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Williamson County officials swing for the fence in bid to land Samsung Taylor site

Bob Sechler
Austin American-Statesman
Samsung's only U.S. manufacturing facility is in Northeast Austin. The company is planning to build a new state-of-the-art chip factory, but it is seeking publicly funded incentives for the project.

Williamson County and the city of Taylor are pulling out all the stops in hopes of landing a planned new Samsung factory — and beating out a site in Austin — by crafting a publicly funded incentive package for the project worth hundreds of millions of dollars to the South Korea-based maker of computer chips over the next few decades.

Combined with a potential property tax break from the Taylor Independent School District that's estimated at $314 million over 10 years, the overall amount of incentives being offered to Samsung if it selects Taylor as the site for its new factory is likely to easily surpass $1 billion over the life of the project.

Williamson County commissioners and members of the Taylor City Council are scheduled to discuss their proposed incentives at a specially called joint meeting Wednesday evening, although Samsung spokeswoman Michele Glaze said Tuesday that the company hasn't made a decision on where to build the manufacturing plant.

"All sites are under consideration and each community is performing the appropriate due diligence to put themselves in the best position for this opportunity," Glaze said. "The actions by Williamson County and city of Taylor are part of their due diligence."

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Samsung's investment in the next-generation semiconductor factory will total about $17 billion, the company has said, and the facility will employ 1,800 people.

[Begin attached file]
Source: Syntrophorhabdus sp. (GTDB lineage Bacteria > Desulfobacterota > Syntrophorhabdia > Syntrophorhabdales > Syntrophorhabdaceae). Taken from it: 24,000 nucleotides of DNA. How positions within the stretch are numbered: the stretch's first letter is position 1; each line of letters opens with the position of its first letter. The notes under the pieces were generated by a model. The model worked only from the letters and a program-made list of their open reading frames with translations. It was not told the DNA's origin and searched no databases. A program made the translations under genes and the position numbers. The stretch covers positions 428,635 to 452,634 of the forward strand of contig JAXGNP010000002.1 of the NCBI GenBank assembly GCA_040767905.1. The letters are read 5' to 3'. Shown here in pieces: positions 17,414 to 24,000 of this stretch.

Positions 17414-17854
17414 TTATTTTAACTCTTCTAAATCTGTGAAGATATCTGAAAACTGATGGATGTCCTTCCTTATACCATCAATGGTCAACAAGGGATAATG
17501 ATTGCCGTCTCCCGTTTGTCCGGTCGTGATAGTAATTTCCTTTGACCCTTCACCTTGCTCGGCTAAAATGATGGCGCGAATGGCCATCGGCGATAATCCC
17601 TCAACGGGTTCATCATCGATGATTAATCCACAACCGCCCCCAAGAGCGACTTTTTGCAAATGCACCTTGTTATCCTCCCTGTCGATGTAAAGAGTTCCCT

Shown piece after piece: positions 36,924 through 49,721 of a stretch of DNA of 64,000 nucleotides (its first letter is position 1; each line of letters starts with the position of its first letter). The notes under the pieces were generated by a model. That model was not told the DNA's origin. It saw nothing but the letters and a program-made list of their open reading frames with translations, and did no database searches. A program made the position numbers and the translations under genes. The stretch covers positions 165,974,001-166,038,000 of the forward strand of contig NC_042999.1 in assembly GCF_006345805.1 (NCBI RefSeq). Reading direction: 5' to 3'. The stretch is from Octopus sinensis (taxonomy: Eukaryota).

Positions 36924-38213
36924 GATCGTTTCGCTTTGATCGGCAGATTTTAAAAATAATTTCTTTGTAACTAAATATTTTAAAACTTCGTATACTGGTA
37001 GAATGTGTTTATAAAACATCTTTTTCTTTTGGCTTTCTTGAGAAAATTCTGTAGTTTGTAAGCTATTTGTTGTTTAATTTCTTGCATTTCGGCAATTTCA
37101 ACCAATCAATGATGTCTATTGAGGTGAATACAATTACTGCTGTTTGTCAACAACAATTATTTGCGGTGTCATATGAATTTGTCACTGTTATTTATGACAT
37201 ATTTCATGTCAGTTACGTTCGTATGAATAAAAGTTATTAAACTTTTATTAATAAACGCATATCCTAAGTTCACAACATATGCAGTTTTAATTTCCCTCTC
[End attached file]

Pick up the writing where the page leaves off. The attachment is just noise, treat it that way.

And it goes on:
Austin — where Samsung has had a big presence for nearly 25 years — has been considered a front-runner to win the new factory. It's already home to Samsung's only U.S.  manufacturing facility, and the company bought some land nearby less than a year ago to accommodate expansion.

Still, Samsung has said that a willingness to provide tax breaks will be key to its decision — a potential sticking point because an incentive deal to develop the project at the Austin site has been slow to come together.

Travis County officials previously said they wouldn't be able to complete negotiations and provide a sufficient interlude for public input in time for Samsung's target to have an agreement by mid-August. It's now several weeks past that target date, and a deal doesn't appear imminent.

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“Travis County staff is still working towards this project and trying to create a tax rebate incentive that will benefit the community and Travis County and Samsung," Travis County spokesman Hector Nieto said Tuesday.

The length of the negotiations has created an opening for Taylor — a community of about 18,000 in eastern Williamson County — as well as for other sites Samsung has said it's considering in Arizona and New York.

If Taylor is selected, the factory would be built on land Samsung has options to buy that's southwest of the city's downtown, near U.S. 79 and County Road 401. 

Taylor "is honored to be considered for this critical project and, if selected, we look forward to a long-term relationship benefiting the company and our community for generations to come," Taylor Mayor Brandt Rydell said in a prepared statement.